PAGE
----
The Qatargate scandal continues, and the authorities make new discoveries in the worst case of corruption in the history of the European Parliament. Meanwhile, Eva Kaili, one of the main suspects in a money-for-influence corruption investigation at the European Parliament, is no longer under house arrest.
Eva Kaili, released from house arrest
Update May 25, 2023, now 18.24. Eva Kaili was released from house arrest. We recall that this was one of the main suspects in the corruption scandal that rocked the European Parliament.
“The investigation no longer requires her detention,” the DA’s office said in a brief press release, according to Politico.
Kaili’s Belgian lawyer, Sven Mary, told the quoted source that he does not know if there are any more or what conditions remain for Kaili.
“If there are conditions attached to her release, I will file a motion to lift all conditions.”
Kaili was one of the first people detained last December in the Qatargate scandal. Belgian police have launched raids as part of a wide-ranging investigation into whether foreign countries, including Qatar and Morocco, bribed European lawmakers.
After her detention was extended several times, in mid-April she was moved from prison to house arrest with an electronic monitor pending trial.
By removing the electronic tag, Kaili will be able to move freely and join other former Qatargate detainees – such as Belgian MEP Marc Tarabella. He too was recently lifted from court-ordered monitoring and was seen again in the European Parliament this week, where he attended a committee.
Kaili’s lawyers have previously said they will seek to have the bracelet withdrawn so she can resume her duties as an MP – although she is not affiliated with any political group.
The latest developments in the Qatargate scandal: Marc Tarabella, arrested
Update February 10, 2023, 4:45 p.m. Belgian authorities on Friday arrested MEP Marc Tarabella, who had already been expelled from his Socialist party, as part of an investigation into alleged corruption in the European Parliament.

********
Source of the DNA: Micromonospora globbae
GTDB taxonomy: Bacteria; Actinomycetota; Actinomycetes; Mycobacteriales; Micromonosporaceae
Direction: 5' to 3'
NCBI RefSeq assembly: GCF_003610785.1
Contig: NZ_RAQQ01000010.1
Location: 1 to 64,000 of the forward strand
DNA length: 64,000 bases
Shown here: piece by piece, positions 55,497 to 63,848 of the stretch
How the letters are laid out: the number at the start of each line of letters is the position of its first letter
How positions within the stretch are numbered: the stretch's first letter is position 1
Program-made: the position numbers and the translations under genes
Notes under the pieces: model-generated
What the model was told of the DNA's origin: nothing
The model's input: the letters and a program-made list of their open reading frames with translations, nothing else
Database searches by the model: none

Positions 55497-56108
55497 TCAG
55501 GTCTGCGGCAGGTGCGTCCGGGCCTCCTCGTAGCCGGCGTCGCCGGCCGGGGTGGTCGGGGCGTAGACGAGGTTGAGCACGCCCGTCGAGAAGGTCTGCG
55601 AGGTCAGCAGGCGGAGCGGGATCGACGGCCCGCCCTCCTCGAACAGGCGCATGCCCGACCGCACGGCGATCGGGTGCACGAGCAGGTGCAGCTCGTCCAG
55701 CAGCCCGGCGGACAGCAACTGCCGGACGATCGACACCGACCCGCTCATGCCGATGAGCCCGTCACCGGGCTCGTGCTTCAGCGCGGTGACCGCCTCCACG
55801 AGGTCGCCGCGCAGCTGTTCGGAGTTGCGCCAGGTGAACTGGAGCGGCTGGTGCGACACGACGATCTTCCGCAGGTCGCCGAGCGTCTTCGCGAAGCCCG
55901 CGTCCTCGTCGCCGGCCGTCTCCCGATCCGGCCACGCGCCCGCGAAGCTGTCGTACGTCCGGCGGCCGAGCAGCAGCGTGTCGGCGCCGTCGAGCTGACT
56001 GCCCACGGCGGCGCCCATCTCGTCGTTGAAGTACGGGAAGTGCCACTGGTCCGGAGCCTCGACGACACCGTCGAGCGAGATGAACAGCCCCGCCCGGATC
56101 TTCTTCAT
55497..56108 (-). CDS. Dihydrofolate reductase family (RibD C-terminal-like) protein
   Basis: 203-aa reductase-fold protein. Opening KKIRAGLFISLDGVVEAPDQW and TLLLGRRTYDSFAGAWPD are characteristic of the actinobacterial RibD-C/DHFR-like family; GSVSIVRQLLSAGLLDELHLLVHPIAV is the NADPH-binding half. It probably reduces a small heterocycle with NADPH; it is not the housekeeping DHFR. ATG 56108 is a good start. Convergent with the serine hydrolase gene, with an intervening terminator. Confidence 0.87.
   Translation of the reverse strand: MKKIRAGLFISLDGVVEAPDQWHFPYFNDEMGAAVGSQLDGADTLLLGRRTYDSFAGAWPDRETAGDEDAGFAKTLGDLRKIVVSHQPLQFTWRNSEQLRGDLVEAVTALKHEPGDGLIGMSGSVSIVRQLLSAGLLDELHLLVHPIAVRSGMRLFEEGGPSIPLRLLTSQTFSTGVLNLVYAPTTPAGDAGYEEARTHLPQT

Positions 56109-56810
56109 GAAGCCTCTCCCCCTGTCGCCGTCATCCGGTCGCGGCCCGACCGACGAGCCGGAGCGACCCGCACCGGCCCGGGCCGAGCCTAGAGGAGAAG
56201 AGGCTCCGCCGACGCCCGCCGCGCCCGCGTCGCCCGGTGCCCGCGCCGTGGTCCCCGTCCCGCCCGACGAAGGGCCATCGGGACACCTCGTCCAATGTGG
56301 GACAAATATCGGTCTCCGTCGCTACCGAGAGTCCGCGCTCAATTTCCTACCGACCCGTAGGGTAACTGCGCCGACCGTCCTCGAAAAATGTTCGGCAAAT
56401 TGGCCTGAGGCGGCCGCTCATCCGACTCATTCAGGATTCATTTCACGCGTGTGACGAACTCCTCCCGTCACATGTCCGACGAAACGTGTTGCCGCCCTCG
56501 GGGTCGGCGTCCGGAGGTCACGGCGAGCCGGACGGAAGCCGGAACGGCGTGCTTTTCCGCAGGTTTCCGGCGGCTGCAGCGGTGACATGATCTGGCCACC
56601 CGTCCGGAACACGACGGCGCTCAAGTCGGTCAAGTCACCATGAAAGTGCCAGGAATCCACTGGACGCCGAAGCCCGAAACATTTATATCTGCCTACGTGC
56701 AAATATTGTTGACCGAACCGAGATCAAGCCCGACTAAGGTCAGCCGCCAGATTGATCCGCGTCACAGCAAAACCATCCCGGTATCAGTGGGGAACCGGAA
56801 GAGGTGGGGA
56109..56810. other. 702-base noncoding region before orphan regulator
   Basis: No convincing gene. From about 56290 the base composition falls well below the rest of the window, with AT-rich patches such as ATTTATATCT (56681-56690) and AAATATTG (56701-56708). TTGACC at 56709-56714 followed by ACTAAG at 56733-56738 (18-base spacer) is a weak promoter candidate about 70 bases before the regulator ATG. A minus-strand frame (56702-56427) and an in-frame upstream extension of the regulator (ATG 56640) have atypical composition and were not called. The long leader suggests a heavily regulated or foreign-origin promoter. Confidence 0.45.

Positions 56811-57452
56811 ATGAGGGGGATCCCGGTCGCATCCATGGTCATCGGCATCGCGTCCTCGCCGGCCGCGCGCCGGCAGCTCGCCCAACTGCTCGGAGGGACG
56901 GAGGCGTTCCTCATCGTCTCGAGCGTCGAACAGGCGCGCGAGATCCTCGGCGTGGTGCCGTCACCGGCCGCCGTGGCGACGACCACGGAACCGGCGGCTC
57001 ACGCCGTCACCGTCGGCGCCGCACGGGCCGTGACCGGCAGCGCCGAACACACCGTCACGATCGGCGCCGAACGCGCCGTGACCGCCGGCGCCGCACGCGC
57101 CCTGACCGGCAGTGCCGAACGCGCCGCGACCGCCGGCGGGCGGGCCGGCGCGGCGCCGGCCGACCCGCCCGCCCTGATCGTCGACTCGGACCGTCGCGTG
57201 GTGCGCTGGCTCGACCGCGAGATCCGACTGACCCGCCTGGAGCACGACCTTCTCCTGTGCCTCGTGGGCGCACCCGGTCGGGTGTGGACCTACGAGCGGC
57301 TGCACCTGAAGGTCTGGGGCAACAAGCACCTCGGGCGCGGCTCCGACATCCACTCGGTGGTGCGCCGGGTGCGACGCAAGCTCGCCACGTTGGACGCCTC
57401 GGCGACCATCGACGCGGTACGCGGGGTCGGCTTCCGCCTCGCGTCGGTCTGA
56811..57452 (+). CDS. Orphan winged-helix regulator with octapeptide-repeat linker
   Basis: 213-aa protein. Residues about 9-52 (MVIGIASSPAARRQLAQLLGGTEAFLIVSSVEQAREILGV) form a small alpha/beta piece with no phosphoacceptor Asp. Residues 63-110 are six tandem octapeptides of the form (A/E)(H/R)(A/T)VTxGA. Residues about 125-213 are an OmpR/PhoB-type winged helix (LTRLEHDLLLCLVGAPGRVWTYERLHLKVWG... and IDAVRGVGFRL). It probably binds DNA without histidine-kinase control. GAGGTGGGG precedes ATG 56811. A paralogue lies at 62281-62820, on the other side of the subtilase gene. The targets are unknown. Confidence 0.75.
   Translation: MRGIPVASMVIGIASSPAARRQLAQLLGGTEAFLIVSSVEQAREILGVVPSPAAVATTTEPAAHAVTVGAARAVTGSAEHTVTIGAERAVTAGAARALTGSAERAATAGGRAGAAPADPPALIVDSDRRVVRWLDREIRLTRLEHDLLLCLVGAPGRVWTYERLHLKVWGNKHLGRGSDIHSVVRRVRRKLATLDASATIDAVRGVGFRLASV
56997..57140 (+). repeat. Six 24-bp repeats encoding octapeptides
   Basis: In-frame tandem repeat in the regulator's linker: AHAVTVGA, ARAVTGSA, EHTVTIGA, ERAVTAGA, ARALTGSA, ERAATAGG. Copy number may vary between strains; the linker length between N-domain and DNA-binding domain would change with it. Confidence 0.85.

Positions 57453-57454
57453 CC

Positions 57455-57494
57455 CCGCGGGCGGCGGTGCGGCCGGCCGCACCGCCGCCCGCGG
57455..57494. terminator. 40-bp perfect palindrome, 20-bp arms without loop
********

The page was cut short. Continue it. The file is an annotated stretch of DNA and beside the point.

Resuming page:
A spokesman for the Belgian prosecutor confirmed the arrest after an earlier report by Flemish broadcaster VRT.
In a later press release, the prosecutor also confirmed that various raids had taken place on Friday morning. A safe deposit box belonging to Tarabella at a bank in Liège was searched, as well as several offices in the Walloon town of Anthisnes, where Tarabella is still mayor.
The European Parliament lifted immunity for both Tarabella and fellow MEP Andrea Cozzolino in a plenary session last Thursday, paving the way for Belgian investigators to question them. Three other suspects are in jail.
The prosecutor did not comment on what charges may be brought against Tarabella or whether there is any police action against Cozzolino, who is Italian.
Delphine Collard, Deputy Spokesperson for the European Parliament, said:
“We never comment on ongoing legal proceedings. Parliament always fully cooperates with the authorities.”
The corruption scandal has damaged the reputation and credibility of the European Parliament
Update February 7, 2023, 5:45 p.m. The Qatargate scandal has damaged the reputation and credibility of the house of European democracy, as it is the only EU institution where members are elected by citizens, Swedish MEP Abir al-Sahlani, a member of the European Parliament, told Euractiv.
In December 2022, reports emerged that Qatari officials paid bribes to top European politicians to gain favors and influence in Brussels.
With several top EU politicians under investigation or arrested, the scandal is set to be one of the biggest to rock European institutions.
“Qatargate has undoubtedly damaged the reputation and credibility of the only home of democracy. The European Parliament is the only EU institution directly elected by our citizens. So this was very damaging,” al-Sahlani said.
However, al-Sahlani sees it as positive that a spotlight is being cast on the previously stalled talks on an EU ethics body and hopes that the groundwork will be laid for “what can be done when it comes it’s about preventing corruption within the European Parliament”.
The EU Parliament already has a code of conduct. “We know what is a crime and what is not. However, there is no enforcement,” al-Sahlani said.
The ethics monitoring body in the EP, promised but not delivered
In 2019, a proposal to create an ethics monitoring body in Parliament was tabled by the European Commission, but “there was no delivery,” the Swedish MEP said.
Then, in 2021, Parliament passed a resolution that again called for the creation of an EU ethics body to enforce the existing code of conduct and prosecute cases of corruption.
But the issue was largely ignored by the European Commission until Quatargate: a few days after the scandal, the head of the European Commission, Ursula Von der Leyen, called for the creation of an EU Ethics Body with “not only strong rules, but the same rules that cover all EU institutions and allow no exceptions”.
According to the Renew Europe MEP, it could “effectively apply the Code of Moral Conduct that we have”.
The EU ethics body should be composed of nine independent personalities appointed by the Commission and Parliament, as well as the Ombudsman and the EU Court of Justice, Al-Sahlani explained.